I had been listening more to the Cornish musician Gwenno, specifically her album “Le Tov.” I even notice that her song Tir Ha Mor (which means “Land and Sea”) has been used in Radyo An Gwernewegva. I can definitely see why, since it has that ethereal, psychedelic feel to it. Also, the song that I mentioned in the first post refers to Heligan, which is actually a large garden located in Cornwall–and I can see why such a fanciful song would be made of it.
What I Did Not Expect
Although I knew that as a Celtic language, Kernewek had consonant mutations, I did not expect the very subtle consonant combinations I had to make, such as the [bm], [bn], [gwr/gwl], and [qwr]. Although it has been listed as optional in Chubb’s coursebook, I still want to proceed into it.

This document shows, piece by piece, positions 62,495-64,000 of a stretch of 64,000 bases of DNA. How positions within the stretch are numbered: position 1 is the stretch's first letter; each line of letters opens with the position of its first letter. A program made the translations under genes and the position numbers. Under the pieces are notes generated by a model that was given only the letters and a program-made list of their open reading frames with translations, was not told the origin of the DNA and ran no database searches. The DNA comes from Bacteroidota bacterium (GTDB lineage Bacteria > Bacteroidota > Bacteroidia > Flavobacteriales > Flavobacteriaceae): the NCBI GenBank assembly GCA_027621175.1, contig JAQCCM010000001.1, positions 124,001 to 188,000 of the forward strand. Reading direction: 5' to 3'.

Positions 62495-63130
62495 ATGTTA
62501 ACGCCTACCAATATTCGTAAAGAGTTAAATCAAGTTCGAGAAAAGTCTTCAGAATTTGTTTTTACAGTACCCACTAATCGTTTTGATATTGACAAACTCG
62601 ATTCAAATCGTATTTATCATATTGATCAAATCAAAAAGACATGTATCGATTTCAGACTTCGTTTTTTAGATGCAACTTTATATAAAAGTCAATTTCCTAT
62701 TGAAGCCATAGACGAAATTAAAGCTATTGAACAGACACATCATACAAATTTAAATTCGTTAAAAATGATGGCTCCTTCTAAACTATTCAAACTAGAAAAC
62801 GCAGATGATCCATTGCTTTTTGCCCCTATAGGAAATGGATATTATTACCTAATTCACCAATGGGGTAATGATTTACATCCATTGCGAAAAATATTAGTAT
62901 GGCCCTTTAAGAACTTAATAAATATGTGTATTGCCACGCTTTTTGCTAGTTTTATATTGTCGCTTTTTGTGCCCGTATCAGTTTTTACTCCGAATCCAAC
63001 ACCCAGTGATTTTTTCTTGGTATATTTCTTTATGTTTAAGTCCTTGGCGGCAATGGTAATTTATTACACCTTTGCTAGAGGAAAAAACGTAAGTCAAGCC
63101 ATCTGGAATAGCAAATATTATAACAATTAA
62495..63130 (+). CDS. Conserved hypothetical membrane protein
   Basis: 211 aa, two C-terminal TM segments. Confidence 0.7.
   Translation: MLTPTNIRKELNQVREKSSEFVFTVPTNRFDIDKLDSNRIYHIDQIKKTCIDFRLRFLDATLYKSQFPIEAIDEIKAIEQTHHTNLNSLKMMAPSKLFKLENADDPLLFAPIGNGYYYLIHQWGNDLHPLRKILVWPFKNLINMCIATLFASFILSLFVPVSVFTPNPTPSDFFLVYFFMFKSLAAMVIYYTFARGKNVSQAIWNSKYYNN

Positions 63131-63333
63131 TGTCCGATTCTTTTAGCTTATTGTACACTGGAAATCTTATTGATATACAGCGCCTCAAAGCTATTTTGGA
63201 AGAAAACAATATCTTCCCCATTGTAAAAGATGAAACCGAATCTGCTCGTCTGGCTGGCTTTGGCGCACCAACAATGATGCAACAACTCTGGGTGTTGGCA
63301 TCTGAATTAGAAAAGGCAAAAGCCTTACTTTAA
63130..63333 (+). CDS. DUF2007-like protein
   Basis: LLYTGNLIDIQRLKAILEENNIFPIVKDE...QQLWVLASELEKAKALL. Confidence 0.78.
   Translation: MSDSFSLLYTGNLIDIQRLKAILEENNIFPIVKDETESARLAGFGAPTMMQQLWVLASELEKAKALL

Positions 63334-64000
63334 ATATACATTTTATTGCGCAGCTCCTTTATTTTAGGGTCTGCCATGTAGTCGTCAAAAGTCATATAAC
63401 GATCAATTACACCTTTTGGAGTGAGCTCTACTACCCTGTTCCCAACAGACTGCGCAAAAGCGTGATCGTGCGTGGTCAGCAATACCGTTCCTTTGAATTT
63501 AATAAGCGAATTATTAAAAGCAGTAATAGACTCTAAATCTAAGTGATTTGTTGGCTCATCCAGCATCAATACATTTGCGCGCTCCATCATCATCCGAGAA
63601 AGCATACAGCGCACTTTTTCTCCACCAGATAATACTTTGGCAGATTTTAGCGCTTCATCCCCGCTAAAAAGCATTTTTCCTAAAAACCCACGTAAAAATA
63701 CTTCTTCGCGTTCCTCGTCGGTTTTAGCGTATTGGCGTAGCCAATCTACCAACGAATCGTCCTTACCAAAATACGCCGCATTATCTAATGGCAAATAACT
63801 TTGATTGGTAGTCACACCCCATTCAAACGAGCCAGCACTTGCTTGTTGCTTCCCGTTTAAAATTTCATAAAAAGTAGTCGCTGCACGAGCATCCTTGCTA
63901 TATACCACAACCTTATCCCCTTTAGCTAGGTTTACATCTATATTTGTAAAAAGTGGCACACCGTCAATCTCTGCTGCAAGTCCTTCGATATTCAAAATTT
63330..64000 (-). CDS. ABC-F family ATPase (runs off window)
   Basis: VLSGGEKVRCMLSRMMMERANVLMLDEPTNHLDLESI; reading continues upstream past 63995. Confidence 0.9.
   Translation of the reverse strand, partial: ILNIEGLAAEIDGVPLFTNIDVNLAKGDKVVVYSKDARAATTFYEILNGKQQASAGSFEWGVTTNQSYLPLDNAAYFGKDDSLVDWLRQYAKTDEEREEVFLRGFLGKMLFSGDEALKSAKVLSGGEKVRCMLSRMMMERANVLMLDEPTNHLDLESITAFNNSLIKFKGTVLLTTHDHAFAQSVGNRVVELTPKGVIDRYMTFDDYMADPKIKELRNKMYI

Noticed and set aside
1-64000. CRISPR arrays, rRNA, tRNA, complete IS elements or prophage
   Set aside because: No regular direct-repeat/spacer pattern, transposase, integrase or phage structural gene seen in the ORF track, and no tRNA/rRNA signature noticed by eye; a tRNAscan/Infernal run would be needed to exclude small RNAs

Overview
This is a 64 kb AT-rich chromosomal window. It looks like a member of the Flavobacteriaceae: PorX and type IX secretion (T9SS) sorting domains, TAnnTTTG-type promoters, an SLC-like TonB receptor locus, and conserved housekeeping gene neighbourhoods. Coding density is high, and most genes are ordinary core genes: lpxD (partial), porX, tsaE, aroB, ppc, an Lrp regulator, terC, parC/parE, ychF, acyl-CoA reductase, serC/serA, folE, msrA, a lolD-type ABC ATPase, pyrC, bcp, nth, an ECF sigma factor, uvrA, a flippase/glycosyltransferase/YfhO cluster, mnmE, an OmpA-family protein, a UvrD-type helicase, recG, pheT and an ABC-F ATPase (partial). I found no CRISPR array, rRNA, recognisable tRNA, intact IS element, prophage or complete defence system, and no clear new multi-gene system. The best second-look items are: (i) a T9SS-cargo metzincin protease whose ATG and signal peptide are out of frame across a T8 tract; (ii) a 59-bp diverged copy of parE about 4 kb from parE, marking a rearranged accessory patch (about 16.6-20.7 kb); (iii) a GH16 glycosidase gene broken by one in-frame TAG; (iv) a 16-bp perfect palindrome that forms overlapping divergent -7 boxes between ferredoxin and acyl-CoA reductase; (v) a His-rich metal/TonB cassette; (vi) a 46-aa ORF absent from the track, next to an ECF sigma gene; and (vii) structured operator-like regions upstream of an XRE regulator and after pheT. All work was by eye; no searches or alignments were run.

Chubb mentioned that people like to make the [gwr/gwl] and [qwr] sounds with a subtle guh-r…, though what I have employed is a pronunciation system similar to the Algonquian and Salish languages that make use of the [kw] sound, which can rest anywhere in the word including the end. What they do is make the [k] sound but open the mouth as to make the [w] sound.
Although I immediately started Chubb’s coursework, I wanted to start focusing more this month on the pronunciations. I want to develop the learning foundation of Kernewek by learning the small, incremental components of the language before moving towards the complicated sentence structures.